Why do people buy both Prada shoes and paper goods from Costco, drive Hummers and recycle paper, or surround a Viking range with country French cabinets? Upscale remodelers who plumb for what lies beneath these contradictions will have more satisfied clients, according to Robyn Waters, president of RW Trend. She is the former vice president of trend, design, and product development for Target who is credited with helping turn what was a small regional discount chain into one of the hottest brands in retailing.
Paradoxes are her province. The author of The Trendmaster's Guide: Get a Jump on What Your Customer Wants Next and The Hummer and the Mini: Navigating the Contradictions of the New Trend Landscape has built a career on exploring the contradictory nature of today's consumer.
FIT IN AND STAND OUT “Every human being exhibits schizophrenic behavior,” Waters says. “Our very nature is made up of two basic human desires that are completely contradictory: the desire to belong … to a group, a family, a club; and the desire to stand out … to be a unique individual.”
“Knowing this, upscale remodelers can help people connect to their surroundings at a deeper level,” Waters says. Their clients likely know the current trends and have the resources to capitalize on them, but they may not understand how employing these trends will affect their lives.
That is where Waters believes remodelers can help. For example, a client who wants a big center island needs to understand how it will change traffic patterns in the kitchen and that it may mean longer walks from one appliance to another. A client who does a lot of formal entertaining might ask for an open floor plan, but open spaces that expose a messy kitchen may not be the best design solution.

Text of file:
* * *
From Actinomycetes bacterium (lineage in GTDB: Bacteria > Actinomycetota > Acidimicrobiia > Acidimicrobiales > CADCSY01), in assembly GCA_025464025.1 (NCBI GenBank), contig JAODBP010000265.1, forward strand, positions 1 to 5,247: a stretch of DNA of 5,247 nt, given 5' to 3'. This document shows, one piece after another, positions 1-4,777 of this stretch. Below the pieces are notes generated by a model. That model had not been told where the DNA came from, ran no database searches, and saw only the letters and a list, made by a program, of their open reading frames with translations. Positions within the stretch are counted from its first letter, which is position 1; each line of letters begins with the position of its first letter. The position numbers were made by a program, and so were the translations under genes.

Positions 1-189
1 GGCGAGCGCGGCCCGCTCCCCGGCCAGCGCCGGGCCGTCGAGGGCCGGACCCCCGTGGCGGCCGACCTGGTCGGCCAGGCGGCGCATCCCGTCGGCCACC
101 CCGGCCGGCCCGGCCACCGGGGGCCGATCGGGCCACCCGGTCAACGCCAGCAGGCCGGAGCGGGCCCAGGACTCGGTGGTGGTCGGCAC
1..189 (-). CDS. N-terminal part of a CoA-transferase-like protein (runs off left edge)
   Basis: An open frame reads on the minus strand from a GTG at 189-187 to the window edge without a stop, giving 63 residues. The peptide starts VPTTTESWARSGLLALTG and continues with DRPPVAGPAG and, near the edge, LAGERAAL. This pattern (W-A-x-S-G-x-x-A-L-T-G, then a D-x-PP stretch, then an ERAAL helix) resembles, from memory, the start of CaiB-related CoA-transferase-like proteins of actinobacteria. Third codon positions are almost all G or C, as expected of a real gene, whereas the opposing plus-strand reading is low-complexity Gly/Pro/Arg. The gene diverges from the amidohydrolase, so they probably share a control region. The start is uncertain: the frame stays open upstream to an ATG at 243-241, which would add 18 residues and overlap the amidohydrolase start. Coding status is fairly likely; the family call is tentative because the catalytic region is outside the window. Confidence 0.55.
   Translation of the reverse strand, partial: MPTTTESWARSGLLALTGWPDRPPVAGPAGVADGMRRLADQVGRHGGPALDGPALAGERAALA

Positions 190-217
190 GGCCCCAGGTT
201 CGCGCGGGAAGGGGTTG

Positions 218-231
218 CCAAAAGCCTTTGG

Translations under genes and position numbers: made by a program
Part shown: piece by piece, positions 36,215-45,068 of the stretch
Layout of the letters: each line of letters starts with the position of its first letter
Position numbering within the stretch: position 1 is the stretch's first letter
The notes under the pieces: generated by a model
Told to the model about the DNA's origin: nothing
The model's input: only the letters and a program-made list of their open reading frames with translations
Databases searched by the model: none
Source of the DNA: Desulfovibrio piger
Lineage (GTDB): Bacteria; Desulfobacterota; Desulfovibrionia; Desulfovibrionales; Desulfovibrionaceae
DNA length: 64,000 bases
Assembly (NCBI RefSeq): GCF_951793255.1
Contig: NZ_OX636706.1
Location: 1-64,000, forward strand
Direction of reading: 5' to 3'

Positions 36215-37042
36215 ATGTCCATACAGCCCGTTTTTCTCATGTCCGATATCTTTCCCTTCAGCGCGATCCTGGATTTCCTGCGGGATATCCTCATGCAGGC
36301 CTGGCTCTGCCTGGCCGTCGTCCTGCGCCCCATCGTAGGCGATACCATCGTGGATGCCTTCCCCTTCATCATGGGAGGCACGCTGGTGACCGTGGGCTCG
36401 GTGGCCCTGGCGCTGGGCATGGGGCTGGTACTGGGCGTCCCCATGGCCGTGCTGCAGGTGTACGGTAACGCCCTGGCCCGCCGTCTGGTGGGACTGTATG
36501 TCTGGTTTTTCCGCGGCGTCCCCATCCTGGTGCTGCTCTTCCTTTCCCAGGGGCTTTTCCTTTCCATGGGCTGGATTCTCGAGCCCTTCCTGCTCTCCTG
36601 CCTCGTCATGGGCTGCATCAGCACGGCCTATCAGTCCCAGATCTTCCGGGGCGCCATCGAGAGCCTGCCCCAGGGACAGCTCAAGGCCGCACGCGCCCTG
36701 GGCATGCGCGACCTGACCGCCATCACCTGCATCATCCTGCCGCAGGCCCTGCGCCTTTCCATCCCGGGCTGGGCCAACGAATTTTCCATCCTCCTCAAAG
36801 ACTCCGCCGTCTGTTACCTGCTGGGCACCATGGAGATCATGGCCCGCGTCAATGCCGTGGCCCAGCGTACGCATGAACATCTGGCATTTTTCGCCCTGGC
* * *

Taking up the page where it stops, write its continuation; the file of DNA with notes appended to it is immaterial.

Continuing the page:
“It would be a huge mistake for a remodeler to just say, ‘Yep, I can do that,' without elaborating, ‘Here's what you need to know,'” according to Waters. “Good remodelers should be expedition leaders instead of just executors. They should be able to reframe a client's request in a way that satisfies a need and addresses what's important to the client.”
HOMES, NOT TRENDS Waters' understanding of consumers and their homes began in early childhood in the Midwest. Her father built custom homes and her mother decorated them. Her family would move into the houses until they sold. She lived in 20 different homes before she was 21 and claims that she was the only fourth grader who could cite the prime interest rate on any given day. But she came away with an enduring appreciation for the depth of feeling people have about their homes.
“Remodelers need to connect to those feelings and be able to deliver to their clients what they may not be able to fully put into words,” Waters says. That requires listening for what clients don't say and observing how they live. Trends can be clues.
“Trends are signposts pointing to what is going on inside the hearts and minds of consumers,” she says. “These days, if you want to be on trend, it's more important to figure out what's important, not just what's next.”
So, what's behind the Prada-shoed Costco shopper? According to Waters, her purchases suggest an appreciation of design, a desire for value, and the need to be part of a community — none of which contradict.
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Loring Leifer is a freelance writer based in Shawnee Mission, Kan.